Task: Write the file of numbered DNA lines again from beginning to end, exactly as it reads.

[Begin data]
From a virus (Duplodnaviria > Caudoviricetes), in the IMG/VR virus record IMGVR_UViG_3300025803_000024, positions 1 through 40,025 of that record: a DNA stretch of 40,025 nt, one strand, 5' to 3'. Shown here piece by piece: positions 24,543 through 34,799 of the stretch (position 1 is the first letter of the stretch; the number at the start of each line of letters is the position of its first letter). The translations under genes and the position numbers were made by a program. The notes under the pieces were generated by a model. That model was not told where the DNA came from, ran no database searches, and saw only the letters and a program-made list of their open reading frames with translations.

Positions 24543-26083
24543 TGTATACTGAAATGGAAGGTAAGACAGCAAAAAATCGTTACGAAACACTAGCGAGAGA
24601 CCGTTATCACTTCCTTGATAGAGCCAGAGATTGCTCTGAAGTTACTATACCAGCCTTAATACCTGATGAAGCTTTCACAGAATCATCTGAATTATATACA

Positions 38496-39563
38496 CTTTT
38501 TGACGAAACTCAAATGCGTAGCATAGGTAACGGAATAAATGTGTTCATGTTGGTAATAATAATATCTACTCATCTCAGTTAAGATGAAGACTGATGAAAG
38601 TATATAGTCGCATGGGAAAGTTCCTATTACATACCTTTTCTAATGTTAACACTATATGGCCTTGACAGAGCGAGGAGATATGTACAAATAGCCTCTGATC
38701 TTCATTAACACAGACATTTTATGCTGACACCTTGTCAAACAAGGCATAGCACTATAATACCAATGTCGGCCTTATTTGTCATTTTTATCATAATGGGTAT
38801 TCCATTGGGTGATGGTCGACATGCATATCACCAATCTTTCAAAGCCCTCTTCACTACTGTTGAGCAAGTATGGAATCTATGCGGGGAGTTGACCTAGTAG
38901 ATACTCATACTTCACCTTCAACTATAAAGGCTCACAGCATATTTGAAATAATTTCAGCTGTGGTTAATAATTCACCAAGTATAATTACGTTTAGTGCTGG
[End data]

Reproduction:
From a virus (Duplodnaviria > Caudoviricetes), in the IMG/VR virus record IMGVR_UViG_3300025803_000024, positions 1 through 40,025 of that record: a DNA stretch of 40,025 nt, one strand, 5' to 3'. Shown here piece by piece: positions 24,543 through 34,799 of the stretch (position 1 is the first letter of the stretch; the number at the start of each line of letters is the position of its first letter). The translations under genes and the position numbers were made by a program. The notes under the pieces were generated by a model. That model was not told where the DNA came from, ran no database searches, and saw only the letters and a program-made list of their open reading frames with translations.

Positions 24543-26083
24543 TGTATACTGAAATGGAAGGTAAGACAGCAAAAAATCGTTACGAAACACTAGCGAGAGA
24601 CCGTTATCACTTCCTTGATAGAGCCAGAGATTGCTCTGAAGTTACTATACCAGCCTTAATACCTGATGAAGCTTTCACAGAATCATCTGAATTATATACA

Positions 38496-39563
38496 CTTTT
38501 TGACGAAACTCAAATGCGTAGCATAGGTAACGGAATAAATGTGTTCATGTTGGTAATAATAATATCTACTCATCTCAGTTAAGATGAAGACTGATGAAAG
38601 TATATAGTCGCATGGGAAAGTTCCTATTACATACCTTTTCTAATGTTAACACTATATGGCCTTGACAGAGCGAGGAGATATGTACAAATAGCCTCTGATC
38701 TTCATTAACACAGACATTTTATGCTGACACCTTGTCAAACAAGGCATAGCACTATAATACCAATGTCGGCCTTATTTGTCATTTTTATCATAATGGGTAT
38801 TCCATTGGGTGATGGTCGACATGCATATCACCAATCTTTCAAAGCCCTCTTCACTACTGTTGAGCAAGTATGGAATCTATGCGGGGAGTTGACCTAGTAG
38901 ATACTCATACTTCACCTTCAACTATAAAGGCTCACAGCATATTTGAAATAATTTCAGCTGTGGTTAATAATTCACCAAGTATAATTACGTTTAGTGCTGG